Black Lives Matter has joined with Color of Change, the National Hispanic Media Coalition and others to call on House members to support restoring FCC net neutrality rules.
The rules against blocking, throttling and paid prioritization under a Title II common carrier regime, voted on a party line by the previous Democratic Majority, were nixed by the current Republican FCC Majority on another party line vote Dec. 14.
In a letter to the leadership of the Tri-Caucus (the Congressional Black Caucus, the Congressional Asian Pacific Caucus and the Congressional Hispanic Caucus), the groups, under the letterhead of the Voices for Internet Freedom Coalition, argued that net neutrality is a racial justice issue, so the caucus members should all be supporting the Congressional Review Act effort to nullify the FCC vote to eliminate the rules against blocking, throttling and paid prioritization of internet access.
The Senate voted 42 to 47 last week to nullify that December reg rollback order, which is scheduled to take effect June 11. A similar vote is being pushed in the House, with a petition to force a floor vote filed last week. But it needs all the Dems and a half dozen House Republicans--the Senate CRA only needed three moderate Republicans, which it got. At last count, it was well short of the 218 votes needed for passage.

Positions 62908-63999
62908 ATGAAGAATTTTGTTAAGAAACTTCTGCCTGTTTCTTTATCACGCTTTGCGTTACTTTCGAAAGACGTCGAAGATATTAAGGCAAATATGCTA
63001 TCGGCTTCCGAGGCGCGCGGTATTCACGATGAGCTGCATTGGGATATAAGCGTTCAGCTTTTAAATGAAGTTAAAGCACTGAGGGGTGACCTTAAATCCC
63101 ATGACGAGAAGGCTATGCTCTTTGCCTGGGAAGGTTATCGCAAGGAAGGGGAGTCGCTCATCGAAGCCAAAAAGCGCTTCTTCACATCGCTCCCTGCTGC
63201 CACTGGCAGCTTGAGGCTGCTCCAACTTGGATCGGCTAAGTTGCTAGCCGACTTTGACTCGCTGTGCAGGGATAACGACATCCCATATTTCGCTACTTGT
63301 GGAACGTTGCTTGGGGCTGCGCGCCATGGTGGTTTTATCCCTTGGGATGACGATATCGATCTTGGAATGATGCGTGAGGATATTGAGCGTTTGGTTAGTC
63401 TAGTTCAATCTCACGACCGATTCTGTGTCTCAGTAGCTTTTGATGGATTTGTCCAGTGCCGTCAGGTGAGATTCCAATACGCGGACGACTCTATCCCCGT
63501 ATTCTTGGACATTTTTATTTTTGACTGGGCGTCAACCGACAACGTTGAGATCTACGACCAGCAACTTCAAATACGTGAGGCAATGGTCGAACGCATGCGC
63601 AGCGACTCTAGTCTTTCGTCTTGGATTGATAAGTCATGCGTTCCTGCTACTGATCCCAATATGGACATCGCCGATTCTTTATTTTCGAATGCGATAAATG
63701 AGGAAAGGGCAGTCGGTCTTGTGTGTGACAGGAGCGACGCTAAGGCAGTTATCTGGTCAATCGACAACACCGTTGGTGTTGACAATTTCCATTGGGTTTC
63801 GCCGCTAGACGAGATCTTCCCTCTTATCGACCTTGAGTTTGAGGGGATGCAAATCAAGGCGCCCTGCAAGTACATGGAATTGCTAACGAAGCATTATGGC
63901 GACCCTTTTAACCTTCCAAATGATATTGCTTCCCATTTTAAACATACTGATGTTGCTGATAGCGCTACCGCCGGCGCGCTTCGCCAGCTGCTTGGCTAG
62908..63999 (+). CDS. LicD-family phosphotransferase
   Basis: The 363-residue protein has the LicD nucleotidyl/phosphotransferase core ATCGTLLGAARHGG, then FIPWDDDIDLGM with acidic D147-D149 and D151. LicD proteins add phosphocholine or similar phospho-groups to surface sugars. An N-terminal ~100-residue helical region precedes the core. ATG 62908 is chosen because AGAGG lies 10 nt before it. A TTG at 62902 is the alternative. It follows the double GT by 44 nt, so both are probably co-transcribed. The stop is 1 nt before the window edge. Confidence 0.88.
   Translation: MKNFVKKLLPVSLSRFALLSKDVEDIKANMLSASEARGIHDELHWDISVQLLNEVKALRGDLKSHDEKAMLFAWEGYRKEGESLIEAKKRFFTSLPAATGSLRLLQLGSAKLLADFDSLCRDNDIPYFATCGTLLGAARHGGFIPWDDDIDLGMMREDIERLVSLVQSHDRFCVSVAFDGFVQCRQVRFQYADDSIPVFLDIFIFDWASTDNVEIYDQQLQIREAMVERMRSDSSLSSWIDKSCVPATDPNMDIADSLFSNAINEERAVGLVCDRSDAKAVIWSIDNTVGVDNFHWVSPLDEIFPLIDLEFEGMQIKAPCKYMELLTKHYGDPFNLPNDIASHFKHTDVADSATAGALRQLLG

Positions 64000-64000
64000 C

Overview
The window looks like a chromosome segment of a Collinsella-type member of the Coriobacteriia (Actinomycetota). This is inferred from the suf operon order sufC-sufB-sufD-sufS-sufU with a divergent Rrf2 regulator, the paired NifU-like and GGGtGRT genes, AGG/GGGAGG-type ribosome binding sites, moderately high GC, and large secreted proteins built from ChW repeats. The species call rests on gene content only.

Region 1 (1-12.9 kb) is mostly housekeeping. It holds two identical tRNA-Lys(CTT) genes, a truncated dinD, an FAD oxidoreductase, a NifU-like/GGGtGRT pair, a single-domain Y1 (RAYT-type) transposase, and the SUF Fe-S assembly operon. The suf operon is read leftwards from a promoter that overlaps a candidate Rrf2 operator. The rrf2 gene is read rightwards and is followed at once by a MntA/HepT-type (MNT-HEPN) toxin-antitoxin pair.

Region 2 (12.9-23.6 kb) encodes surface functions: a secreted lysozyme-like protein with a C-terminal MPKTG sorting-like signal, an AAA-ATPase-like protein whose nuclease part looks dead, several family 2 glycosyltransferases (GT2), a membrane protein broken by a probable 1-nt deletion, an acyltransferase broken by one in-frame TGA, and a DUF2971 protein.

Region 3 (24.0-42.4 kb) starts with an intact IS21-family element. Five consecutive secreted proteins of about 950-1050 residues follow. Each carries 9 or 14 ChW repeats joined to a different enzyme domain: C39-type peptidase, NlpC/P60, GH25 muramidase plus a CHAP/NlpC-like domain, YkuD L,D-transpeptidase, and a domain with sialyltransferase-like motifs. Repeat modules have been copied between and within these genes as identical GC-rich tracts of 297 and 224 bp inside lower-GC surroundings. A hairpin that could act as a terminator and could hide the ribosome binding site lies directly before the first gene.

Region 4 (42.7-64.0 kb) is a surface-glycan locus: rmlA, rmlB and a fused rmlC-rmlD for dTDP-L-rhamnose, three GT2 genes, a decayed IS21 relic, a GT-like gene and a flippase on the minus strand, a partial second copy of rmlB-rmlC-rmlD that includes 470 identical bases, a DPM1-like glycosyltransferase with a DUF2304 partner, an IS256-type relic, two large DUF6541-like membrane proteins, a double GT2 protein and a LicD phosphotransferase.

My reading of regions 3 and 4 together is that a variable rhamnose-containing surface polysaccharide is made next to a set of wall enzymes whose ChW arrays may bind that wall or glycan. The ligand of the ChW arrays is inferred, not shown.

Related: ISPs on Net Neutrality CRA: No Way
"Net neutrality has enabled people of color to speak for ourselves and tell our own stories and empower our communities without asking permission from broadband gatekeepers on whether our voices are worthy of being heard," the groups wrote the caucus in a letter dated May 18. "We have also used the open internet to organize online and fight for the human rights and dignity of our people. It has enabled us to say #MeToo and no to mass deportation, mass incarceration, the Muslim ban and the Dakota access pipeline."
They charged FCC Chairman Ajit Pai with the decision "to kill net neutrality," "punish the most vulnerable members of society," as well as with "waging a war on the poor," the sort of harsh rhetoric that has come to characterize the criticism of the chairman's position.
"The first year of Chairman Pai’s tenure has served as a wake up call," the groups wrote. "His agency’s war on the poor is an effort to deny communities of color and low-income households the basic ability to access modern communication networks and prevent us from fully participating in society."
The letter was sent just as Pai was heading out on a road trip to promote closing the digital divide, including promoting healthcare for the poor in an op ed alongside former liberal Democratic FCC chair Newton Minow.
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